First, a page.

Death Walks Behind You is the second studio album by British rock band Atomic Rooster. It was their first album to receive US release, albeit in a different sleeve. It is commonly thought of as the archetypal Atomic Rooster album, recorded by the 'classic' line-up of Vincent Crane, John Du Cann and Paul Hammond. It is certainly, critically and commercially, their most successful album and often hailed as a classic of the progressive rock genre. It also produced the hit single "Tomorrow Night", which became one of the band's best-known songs. The album's cover features the William Blake monotype Nebuchadnezzar. Band photos were taken at Churchfield Road Cemetery, Acton W3, by former actor-turned photographer, Richard Lyon.
In Hearing of is the third album by British rock band Atomic Rooster. Although not included on the album, "The Devil's Answer" single was released just prior to it, becoming the band's highest chart success at number 4 in the UK. This helped push the album to a number 18 UK chart placing, despite the fact that the four musicians pictured on the inside cover never played together. The backing tracks were recorded by Vincent Crane, John Cann and Paul Hammond, but Cann and Hammond were let go from the group soon after vocalist Pete French was drafted in. The finished album's sound was dominated by Crane and Hammond, with many of Cann's guitar parts either not used or placed lower in the mix. In addition, many of the songs were written by Crane, along with his first wife, Pat Darnell.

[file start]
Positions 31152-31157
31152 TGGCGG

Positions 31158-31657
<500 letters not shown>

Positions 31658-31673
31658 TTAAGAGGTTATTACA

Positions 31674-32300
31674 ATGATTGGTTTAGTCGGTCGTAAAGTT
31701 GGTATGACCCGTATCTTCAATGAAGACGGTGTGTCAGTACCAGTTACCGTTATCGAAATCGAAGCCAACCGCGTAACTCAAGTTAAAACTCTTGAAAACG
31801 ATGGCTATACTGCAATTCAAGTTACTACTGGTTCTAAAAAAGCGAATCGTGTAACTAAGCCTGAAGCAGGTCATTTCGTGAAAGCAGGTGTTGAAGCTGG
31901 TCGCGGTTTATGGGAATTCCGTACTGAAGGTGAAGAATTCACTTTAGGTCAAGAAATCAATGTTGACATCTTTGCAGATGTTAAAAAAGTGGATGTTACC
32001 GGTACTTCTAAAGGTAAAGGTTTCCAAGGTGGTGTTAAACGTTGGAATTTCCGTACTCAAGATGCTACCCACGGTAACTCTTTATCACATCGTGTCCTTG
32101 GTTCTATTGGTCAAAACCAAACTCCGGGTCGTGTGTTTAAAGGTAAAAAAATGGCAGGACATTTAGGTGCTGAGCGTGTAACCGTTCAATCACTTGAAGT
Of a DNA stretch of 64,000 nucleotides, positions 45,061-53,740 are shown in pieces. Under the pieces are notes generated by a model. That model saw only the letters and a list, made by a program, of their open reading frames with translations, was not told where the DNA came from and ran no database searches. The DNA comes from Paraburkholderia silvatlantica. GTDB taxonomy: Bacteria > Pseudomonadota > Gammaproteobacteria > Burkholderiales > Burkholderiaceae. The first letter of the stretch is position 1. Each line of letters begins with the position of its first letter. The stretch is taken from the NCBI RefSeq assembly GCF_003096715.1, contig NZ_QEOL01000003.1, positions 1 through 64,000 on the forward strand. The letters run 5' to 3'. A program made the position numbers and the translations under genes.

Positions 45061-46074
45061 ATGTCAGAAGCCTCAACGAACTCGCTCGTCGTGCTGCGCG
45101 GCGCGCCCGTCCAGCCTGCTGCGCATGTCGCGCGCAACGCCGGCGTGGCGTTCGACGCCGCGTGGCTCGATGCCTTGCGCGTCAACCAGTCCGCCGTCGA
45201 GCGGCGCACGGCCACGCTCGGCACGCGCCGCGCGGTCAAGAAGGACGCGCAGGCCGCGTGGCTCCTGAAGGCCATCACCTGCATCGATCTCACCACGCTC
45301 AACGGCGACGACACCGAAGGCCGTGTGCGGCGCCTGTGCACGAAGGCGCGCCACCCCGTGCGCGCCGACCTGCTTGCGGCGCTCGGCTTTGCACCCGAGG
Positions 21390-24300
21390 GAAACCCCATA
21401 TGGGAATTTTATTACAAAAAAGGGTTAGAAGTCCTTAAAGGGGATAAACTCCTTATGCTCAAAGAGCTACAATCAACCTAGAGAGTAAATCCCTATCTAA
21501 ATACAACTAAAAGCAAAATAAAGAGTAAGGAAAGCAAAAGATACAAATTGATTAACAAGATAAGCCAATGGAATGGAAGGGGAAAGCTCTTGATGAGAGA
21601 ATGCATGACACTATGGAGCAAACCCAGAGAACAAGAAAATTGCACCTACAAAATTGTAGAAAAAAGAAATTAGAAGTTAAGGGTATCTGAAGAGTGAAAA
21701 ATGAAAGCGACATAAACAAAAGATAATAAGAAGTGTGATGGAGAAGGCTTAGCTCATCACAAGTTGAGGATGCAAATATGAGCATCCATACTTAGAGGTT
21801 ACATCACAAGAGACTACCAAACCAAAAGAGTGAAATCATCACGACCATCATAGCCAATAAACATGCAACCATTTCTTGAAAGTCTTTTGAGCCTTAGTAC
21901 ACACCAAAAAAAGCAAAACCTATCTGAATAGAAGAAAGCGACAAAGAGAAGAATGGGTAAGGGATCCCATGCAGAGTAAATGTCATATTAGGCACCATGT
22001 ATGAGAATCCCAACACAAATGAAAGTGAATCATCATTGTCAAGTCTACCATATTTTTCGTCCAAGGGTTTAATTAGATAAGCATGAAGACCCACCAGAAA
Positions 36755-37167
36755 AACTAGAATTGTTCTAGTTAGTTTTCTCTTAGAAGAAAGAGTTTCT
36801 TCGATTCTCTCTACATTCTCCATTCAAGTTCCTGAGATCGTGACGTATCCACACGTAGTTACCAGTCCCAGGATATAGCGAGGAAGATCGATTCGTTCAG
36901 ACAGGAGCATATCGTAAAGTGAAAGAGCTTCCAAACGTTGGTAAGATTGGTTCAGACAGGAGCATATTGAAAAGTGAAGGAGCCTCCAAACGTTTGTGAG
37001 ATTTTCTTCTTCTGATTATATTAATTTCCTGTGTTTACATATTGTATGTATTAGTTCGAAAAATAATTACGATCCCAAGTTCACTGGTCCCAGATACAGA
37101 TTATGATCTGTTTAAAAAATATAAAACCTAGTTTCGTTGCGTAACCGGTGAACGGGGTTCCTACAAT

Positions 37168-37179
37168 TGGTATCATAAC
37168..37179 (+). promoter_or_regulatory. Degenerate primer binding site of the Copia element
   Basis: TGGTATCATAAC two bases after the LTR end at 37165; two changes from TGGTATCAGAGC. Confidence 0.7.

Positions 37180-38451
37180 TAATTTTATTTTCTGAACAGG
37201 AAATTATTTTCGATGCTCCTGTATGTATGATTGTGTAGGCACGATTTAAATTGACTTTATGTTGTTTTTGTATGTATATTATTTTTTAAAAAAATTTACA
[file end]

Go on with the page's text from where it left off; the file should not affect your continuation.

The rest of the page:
Made in England is the fourth album by British rock band Atomic Rooster. Although previously known for generally having a progressive rock style, this album saw the band moving in more of a funk/soul direction, largely influenced by new singer Chris Farlowe. Apart from founder member Vincent Crane, the album was recorded by an entirely different lineup to that of the band's prior effort, In Hearing of Atomic Rooster. Previous members John Du Cann and Paul Hammond had departed in protest at Crane's intended new musical direction.